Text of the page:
Deal or No Deal: A UK and US mini trade deal on the horizon?

December 31, 2020

2 min read

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What's going on here?

In the last month of his presidency, President Trump and his administration are in talks with the UK to secure a mini trade deal.

What does this mean?

The mini trade deal is looking at negotiations and compromises between the two countries, according to Robert Lighthizer, The US Trade Representative. This includes the US gaining additional access to the agricultural market in the UK, and removing hefty tariffs imposed on goods such as Scotch whisky, previously subject to a 25% tariff.  Talks of this trade deal come after the news that the UK has broken its support of the EU’s side in the Airbus-Boeing trade dispute. The UK has announced it will no longer apply tariffs to imports on Boeing aircraft. Liz Truss, the UK’s Secretary of State for International Trade, has stated she wanted to “de-escalate” this 16-year ongoing conflict over subsidies.

What's the big picture effect?

The Airbus-Boeing dispute sprung from the EU and the US claiming that each other’s aeroplane manufacturers were unfairly subsidised. The US first filed a case with the World Trade Organization in 2006 which claimed that the EU company Airbus had received $22bn in illegal subsidies. The EU retaliated with a claim alleging that the US company Boeing had received $23bn in “trade-distorting” subsidies.

UK ministers hope a trade deal will bring the US towards a reasonable settlement over the Airbus-Boeing row, and believe some form of a deal could demonstrate that the UK is serious about reaching a negotiated outcome. But how likely is a mini trade deal at this point? Time is ticking away before Biden steps into office in January, and the contrast between the Trump and Biden administrations could mean change for UK-US trade relations.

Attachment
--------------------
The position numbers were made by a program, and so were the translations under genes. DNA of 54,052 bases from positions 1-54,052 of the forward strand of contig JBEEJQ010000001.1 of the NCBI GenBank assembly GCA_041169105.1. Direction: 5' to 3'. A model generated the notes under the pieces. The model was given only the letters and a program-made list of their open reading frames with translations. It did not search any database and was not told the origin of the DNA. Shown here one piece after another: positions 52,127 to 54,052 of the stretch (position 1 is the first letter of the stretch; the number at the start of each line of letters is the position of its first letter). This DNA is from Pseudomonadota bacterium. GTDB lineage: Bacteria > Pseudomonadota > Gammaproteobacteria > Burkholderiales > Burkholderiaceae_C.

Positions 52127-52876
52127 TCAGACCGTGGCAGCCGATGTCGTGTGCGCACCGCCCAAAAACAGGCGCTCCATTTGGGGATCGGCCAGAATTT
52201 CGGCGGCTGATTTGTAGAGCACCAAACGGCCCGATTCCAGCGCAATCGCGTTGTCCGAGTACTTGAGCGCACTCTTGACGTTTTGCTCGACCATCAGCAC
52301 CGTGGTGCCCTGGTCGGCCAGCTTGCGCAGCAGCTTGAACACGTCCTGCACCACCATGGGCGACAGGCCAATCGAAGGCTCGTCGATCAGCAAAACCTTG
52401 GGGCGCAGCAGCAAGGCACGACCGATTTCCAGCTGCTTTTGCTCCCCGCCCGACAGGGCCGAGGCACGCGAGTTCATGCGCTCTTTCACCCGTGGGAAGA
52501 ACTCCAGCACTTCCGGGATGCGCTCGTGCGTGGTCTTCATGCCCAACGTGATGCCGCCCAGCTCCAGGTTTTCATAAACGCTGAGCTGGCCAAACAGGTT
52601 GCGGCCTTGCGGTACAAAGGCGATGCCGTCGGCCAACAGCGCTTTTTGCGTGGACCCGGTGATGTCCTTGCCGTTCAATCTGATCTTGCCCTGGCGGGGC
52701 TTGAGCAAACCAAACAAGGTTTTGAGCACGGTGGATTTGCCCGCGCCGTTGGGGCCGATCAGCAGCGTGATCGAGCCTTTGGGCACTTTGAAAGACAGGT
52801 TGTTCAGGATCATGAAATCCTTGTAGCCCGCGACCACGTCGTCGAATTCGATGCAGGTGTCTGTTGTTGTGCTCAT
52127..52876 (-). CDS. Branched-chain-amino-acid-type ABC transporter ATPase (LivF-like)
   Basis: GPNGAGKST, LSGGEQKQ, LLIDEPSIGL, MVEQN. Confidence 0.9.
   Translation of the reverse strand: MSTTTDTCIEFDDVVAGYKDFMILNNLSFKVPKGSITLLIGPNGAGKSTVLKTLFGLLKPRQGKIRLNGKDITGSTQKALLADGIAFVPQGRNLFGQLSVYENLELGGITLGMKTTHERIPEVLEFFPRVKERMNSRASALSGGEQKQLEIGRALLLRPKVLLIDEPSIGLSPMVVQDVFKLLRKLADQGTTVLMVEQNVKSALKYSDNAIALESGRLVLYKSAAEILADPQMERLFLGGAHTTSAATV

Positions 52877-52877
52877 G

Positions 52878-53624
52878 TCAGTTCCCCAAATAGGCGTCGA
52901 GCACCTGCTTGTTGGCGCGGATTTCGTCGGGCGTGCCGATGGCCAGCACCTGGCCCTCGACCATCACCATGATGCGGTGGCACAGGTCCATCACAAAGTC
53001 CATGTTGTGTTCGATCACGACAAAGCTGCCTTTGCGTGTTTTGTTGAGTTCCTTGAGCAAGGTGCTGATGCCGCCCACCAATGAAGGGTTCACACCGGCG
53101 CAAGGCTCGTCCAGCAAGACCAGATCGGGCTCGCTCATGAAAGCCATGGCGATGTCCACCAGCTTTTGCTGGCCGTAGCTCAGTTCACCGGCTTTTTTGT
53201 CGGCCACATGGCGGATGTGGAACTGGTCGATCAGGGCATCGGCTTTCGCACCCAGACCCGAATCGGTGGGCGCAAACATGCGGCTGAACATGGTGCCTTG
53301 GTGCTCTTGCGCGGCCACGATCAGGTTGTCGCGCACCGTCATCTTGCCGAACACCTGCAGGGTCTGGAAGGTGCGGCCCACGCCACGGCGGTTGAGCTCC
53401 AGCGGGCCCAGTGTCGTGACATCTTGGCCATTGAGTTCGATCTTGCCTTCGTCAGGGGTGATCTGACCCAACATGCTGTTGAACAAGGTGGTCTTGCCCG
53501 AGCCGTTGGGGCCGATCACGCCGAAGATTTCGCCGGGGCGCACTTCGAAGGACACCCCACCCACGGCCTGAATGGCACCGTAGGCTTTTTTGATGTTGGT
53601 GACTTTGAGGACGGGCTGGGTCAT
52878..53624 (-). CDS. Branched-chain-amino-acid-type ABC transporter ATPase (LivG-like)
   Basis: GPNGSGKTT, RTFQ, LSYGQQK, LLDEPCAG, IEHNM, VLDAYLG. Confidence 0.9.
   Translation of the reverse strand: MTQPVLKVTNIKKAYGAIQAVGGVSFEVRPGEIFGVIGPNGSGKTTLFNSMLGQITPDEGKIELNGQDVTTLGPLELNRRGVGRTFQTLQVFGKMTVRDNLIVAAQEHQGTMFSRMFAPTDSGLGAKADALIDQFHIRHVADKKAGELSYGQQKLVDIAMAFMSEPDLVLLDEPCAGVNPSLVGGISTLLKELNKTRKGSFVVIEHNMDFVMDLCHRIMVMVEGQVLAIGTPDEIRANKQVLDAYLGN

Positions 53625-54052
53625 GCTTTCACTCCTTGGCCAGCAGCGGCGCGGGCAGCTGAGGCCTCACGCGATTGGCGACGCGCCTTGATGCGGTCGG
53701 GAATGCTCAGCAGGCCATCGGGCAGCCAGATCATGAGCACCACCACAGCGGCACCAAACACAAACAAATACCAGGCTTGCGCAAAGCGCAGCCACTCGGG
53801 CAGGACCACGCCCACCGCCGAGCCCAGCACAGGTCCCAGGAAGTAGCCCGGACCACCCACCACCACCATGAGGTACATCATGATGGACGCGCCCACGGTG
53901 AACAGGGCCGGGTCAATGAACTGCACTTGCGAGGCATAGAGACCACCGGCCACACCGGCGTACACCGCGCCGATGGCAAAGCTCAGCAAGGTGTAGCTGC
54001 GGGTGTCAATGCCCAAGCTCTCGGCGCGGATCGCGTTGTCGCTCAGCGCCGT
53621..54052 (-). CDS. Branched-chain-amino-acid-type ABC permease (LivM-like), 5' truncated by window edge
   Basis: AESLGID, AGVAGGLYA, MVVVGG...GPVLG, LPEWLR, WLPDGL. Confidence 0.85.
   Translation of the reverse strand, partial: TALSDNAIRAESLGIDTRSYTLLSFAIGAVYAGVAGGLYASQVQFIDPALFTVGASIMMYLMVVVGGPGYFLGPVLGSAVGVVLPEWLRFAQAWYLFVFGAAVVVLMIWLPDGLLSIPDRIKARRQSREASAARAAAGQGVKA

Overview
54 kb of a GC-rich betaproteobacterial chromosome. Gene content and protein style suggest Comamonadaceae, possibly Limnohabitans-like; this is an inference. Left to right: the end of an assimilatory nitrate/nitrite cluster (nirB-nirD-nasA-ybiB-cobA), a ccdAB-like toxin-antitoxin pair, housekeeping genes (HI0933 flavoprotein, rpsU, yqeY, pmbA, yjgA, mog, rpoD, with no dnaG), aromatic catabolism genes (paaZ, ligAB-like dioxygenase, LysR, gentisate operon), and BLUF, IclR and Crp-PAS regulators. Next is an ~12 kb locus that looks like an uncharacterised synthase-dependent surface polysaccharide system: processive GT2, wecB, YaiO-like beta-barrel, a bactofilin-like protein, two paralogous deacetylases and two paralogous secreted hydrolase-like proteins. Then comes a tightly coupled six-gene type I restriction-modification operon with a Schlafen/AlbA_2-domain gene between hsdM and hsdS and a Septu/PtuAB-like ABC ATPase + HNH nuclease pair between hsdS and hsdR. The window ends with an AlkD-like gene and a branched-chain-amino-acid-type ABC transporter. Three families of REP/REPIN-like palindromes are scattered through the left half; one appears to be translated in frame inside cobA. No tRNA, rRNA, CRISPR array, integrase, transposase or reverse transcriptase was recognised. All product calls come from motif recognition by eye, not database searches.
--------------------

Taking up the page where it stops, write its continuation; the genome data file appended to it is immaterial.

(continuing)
Trump has talked up a trade deal between the UK and US, claiming a “special relationship” between the two countries would put the UK at the “front of the queue”. But Biden has voiced his opinions on Brexit being “not his preferred outcome”, and a few years ago expressed that US interests in the UK had diminished following Brexit. It looks likely that the US will be searching for trade deals elsewhere. Biden will look to restore closer trade relations with traditional partners such as the EU and Canada and Vice President-elect Kamala Harris has signalled interest in other areas of the globe such as Japan. The UK could find itself “very low down the pecking order in terms of trade agreements”, according to Jason Langrish, executive director of the Canada Europe Roundtable for Business. In Langrish’s view, Biden will prioritise a trade deal with the EU and a reset of US-China relations over the prospect of a trade deal with the UK.

Finally comes the issue of time. With Trump leaving office on 20th January 2021, a US-UK trade deal will not be a priority in these final weeks of the Trump Presidency. Johnson needs to hope that UK negotiators, straight off the back of negotiating the Brexit deal, are met with open arms in Washington early next year.

Report written by Hannah Parker

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